Death by Oranges

If you are Canadian, do you remember how special mandarin oranges were at Christmas?  When I was a kid in Prince George imported oranges were an exotic treat.  We knew Christmas was around the corner when the cardboard boxes, full of individually wrapped mandarins, arrived from China.  The crinkle of the tissue paper.  The novelty of an easy-peel orange.  Oranges were expensive in northern grocery stores 40 years ago.


Fast forward to my new life in southern Spain and fresh local oranges can be had for forty cents a kilo!  That’s 18 euro cents a pound! (OK, if you exchange to Canadian dollars it doesn’t sound so cheap.  But still, 25 cents a pound, 57 cents a kilo.)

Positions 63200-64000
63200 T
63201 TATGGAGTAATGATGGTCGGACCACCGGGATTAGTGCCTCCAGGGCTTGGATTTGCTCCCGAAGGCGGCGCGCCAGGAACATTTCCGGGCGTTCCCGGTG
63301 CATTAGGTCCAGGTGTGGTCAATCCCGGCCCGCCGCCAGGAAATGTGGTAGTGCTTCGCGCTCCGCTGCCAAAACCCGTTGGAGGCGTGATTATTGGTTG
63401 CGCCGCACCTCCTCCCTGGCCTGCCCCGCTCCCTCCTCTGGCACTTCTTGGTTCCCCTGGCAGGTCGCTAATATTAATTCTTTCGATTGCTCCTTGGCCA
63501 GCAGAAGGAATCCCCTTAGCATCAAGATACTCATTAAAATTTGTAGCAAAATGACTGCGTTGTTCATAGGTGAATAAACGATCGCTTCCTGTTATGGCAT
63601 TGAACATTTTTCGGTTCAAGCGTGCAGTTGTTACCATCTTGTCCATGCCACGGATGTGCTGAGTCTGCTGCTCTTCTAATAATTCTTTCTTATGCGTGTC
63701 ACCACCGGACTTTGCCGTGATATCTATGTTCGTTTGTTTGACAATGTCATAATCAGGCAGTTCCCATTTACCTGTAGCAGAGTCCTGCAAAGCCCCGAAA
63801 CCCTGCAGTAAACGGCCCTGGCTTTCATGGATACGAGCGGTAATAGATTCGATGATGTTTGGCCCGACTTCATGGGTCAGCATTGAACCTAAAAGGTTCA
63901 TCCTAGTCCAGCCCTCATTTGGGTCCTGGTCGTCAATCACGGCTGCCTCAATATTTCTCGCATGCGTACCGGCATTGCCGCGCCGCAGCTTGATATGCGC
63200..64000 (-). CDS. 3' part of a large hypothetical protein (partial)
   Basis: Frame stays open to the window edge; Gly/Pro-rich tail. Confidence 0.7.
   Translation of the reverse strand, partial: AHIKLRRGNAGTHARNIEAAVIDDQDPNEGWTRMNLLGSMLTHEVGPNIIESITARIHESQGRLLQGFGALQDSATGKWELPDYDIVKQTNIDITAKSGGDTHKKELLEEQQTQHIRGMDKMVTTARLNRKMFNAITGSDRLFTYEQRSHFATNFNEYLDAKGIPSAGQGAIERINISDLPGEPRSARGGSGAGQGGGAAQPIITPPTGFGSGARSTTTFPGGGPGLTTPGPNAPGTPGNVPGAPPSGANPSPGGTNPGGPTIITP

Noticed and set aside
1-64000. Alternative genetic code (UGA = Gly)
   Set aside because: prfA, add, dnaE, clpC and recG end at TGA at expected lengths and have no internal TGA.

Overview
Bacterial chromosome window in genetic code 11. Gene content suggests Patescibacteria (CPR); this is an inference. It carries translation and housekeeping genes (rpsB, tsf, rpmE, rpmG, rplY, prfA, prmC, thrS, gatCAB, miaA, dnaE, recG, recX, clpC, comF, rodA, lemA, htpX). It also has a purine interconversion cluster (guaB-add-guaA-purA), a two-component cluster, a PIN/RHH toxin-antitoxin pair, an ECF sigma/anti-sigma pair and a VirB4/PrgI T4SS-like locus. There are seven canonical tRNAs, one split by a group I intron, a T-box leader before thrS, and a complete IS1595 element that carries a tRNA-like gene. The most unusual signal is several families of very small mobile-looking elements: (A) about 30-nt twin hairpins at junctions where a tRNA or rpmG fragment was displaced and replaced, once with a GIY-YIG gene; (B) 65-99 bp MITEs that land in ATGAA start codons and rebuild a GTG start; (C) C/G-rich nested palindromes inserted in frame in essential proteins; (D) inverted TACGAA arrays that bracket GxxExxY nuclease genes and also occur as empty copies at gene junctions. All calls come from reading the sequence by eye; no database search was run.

I could just buy myself 10 kilos and juice away for a week, but that is no fun. Instead  I find friends to share the bounty with and we get a bulk delivery to my house.  So how many oranges did I order last week?

100 kilograms!

That is a beautifully monsterous pile of oranges.  I don’t really need 100 kilos, nor do I need to organize my neighbours’ produce purchases.  But I did it just for the sheer joy of seeing all that vitamin C piled up on my patio.  You might be surprised to learn that 100 kilograms of juicy, sweet oranges easily fit into a Ford Fiesta.  Juice dense oranges are a concentrated use of space.

So, you poor northern slobs, with your ridiculously priced food trucked in from California.  I will eat an orange for you. Maybe 3.  My little electric juicer will sing its song for you as it pumps out yet another glass.    I’ll even buy another 100 kilos of oranges to share with you when you visit me.  Cost to me, 40 euros.  Cost for your plane ticket, 1000 euros.  See you soon!